Sporulation of the baker's yeast Saccharomyces cerevisiae is a response to nutrient depletion that allows a single diploid cell to give rise to four stress-resistant haploid spores. The formation of these spores requires a coordinated reorganization of cellular architecture. The construction of the spores can be broadly divided into two phases. The first is the generation of new membrane compartments within the cell cytoplasm that ultimately give rise to the spore plasma membranes. Proper assembly and growth of these membranes require modification of aspects of the constitutive secretory pathway and cytoskeleton by sporulation-specific functions. In the second phase, each immature spore becomes surrounded by a multilaminar spore wall that provides resistance to environmental stresses. This review focuses on our current understanding of the cellular rearrangements and the genes required in each of these phases to give rise to a wild-type spore.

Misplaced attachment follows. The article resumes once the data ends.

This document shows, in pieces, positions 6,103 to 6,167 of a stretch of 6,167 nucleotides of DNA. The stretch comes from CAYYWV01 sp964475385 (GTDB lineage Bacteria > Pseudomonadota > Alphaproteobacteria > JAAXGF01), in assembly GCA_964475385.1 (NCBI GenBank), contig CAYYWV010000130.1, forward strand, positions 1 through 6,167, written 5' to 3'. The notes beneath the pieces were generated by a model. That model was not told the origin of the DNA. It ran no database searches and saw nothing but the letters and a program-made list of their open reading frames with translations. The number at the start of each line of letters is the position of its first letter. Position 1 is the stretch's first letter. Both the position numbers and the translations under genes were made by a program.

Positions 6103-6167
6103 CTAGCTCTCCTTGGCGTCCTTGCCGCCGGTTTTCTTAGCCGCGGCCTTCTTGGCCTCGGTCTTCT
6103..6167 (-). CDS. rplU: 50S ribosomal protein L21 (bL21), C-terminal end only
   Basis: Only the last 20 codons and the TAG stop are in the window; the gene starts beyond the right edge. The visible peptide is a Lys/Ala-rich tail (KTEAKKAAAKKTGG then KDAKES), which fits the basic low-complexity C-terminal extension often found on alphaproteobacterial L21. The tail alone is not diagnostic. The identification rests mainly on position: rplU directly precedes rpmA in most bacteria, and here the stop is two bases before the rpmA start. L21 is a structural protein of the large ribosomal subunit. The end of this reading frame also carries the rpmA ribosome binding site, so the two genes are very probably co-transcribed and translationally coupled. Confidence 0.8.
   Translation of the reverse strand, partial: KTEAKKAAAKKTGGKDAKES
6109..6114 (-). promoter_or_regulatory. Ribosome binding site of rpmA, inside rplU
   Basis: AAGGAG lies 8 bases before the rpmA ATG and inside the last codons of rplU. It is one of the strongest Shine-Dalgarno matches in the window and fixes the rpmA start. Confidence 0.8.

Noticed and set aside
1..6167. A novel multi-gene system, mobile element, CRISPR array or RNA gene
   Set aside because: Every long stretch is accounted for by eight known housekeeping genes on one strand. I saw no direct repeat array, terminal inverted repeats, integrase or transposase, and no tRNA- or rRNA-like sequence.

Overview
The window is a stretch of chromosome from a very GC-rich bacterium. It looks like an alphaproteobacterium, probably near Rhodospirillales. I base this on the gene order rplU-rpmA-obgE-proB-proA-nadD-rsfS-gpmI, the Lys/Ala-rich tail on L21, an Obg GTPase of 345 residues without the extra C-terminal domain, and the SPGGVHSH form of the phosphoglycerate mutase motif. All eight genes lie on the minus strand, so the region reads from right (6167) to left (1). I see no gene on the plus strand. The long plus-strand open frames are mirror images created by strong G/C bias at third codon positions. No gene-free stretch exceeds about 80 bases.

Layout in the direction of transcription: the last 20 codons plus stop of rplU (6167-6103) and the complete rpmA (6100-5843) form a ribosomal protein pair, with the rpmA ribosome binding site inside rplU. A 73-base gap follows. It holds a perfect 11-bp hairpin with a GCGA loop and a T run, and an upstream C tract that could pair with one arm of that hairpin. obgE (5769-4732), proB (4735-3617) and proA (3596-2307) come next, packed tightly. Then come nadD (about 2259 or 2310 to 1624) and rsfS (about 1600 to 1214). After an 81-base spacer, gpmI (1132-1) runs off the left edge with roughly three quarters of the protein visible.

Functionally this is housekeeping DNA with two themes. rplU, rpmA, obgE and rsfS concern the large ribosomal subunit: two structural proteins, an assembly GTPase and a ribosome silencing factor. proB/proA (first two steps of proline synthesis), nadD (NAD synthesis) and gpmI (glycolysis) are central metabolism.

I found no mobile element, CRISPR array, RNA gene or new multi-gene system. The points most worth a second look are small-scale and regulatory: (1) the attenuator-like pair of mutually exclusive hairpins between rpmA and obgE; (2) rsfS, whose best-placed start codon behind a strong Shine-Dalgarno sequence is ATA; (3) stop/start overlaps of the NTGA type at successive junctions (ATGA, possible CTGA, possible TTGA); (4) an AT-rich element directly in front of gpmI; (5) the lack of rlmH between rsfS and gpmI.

|Evidence ID||Analyze ID||Interactor||Interactor Systematic Name||Interactor||Interactor Systematic Name||Type||Assay||Annotation||Action||Modification||Phenotype||Source||Reference||Note|
|Evidence ID||Analyze ID||Gene||Gene Systematic Name||Gene Ontology Term||Gene Ontology Term ID||Qualifier||Aspect||Method||Evidence||Source||Assigned On||Reference||Annotation Extension|
|Evidence ID||Analyze ID||Gene||Gene Systematic Name||Phenotype||Experiment Type||Experiment Type Category||Mutant Information||Strain Background||Chemical||Details||Reference|
|Evidence ID||Analyze ID||Regulator||Regulator Systematic Name||Target||Target Systematic Name||Experiment||Conditions||Strain||Source||Reference|